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4 Commitments Leaders Can Make During Pride Month

June 9, 2023 Alison Sancinito

In June, leaders, organizations and communities come together to recognize Pride Month, which celebrates the LGBTQ+ community’s freedom to be who they are and their progress in the fight for equality. The month commemorates the Stonewall Uprising that took place in New York City in June 1969. Patrons and supporters of the Stonewall Inn in Greenwich Village staged an uprising to protest the police harassment and discrimination that LGBTQ+ people were commonly subjected to. This event sparked a movement that continues to this day.

Today’s leaders must take new actions and make new commitments to advocate for true inclusion. As anti-LQBTQ+ legislation and conflict at major companies like Target engulf news outlets, leaders must stay focused and fierce in their advocacy for inclusive workplaces and recognize that they are in a powerful position to impact change in all areas of the organization. According to new SHRM research, “LGBTQ+ workers who say their companies’ senior leaders care about making meaningful DE&I progress are over five times more likely to agree they have equal access to resources and opportunities at work compared with those who don’t feel their companies’ leaders care about DE&I progress.”

Alex Alonso, SHRM-SCP, chief knowledge officer for SHRM, acknowledges that some progress has been made, but the commitment must remain. “Recognizing the importance of inclusion and support for LGBTQ+ workers, this new research shows organizations are making headway. However, we have plenty of room for improvement. Just hiring LGBTQIA+ individuals to maintain diversity isn’t sustainable without a culture of inclusion that truly welcomes all individuals for who they are.”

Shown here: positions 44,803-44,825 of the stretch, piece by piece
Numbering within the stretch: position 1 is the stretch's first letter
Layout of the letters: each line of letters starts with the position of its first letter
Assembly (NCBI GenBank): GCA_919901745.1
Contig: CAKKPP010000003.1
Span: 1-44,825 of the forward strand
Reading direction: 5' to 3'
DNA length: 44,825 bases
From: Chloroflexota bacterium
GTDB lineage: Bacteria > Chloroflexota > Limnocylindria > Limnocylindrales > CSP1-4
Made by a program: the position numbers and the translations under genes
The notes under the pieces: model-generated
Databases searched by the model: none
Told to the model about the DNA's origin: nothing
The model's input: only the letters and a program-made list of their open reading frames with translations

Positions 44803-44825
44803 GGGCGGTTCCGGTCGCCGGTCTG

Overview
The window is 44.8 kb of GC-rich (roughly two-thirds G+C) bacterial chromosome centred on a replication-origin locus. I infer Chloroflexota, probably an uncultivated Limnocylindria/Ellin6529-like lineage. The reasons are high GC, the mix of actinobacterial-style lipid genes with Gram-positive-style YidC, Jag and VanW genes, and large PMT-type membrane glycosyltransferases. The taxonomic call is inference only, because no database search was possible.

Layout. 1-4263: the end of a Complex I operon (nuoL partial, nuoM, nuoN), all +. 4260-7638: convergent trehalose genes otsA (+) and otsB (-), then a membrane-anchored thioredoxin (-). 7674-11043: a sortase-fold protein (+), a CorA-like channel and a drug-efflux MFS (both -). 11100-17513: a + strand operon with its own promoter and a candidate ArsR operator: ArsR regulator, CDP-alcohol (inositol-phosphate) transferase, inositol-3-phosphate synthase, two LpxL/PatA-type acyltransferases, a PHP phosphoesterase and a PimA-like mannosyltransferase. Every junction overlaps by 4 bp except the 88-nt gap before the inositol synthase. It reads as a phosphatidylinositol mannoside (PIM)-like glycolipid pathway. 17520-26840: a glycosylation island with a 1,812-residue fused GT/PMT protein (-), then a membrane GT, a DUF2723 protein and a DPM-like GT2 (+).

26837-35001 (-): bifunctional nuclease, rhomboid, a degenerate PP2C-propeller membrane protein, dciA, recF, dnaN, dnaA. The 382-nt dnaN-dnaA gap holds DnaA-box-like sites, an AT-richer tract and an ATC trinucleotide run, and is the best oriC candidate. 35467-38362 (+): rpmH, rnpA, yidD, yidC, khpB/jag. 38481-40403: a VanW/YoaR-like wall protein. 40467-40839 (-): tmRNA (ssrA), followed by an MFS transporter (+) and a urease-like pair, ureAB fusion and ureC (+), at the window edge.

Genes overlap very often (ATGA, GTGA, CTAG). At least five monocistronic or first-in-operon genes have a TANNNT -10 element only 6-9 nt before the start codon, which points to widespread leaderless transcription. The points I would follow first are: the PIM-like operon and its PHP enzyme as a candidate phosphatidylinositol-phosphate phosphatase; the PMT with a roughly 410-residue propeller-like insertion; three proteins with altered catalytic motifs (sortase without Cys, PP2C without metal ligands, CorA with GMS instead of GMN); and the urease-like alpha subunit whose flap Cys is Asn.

4 Commitments Leaders Can Make During Pride Month

As we recognize and celebrate Pride Month, we call on every leader to build meaningful and authentic avenues to allyship and to take action toward change. What can you do right now to be an ally and an advocate for the LGBTQ+ community?

1. Commit to creating an inclusive environment.

A recent Glassdoor survey points to foundational hurdles that prevent LGBTQ+ employees from experiencing truly inclusive workspaces. According to the survey, over half (55%) of LGBTQ+ employees report they have experienced or witnessed anti-LGBTQ+ comments by coworkers. Also, according to 2023 SHRM research, although 60% of LGBTQ+ workers have disclosed their identity at work, among those who have not disclosed their identity, the most common reason is the fear that people would talk behind their back (50%). And while only 7% of those who have not disclosed their identity believe they would lose their job if they did, one in five (20%) believe they would not be promoted. These insights should motivate all leaders to consider how they show up with their teams and how they can inspire others to lead inclusively.

What can you commit to doing to disrupt these statistics and to create a more inclusive workplace culture for LQBTQ+ employees? Start here:

  • Build inclusive meetings by developing greater self-awareness and gaining a deeper understanding of those you lead.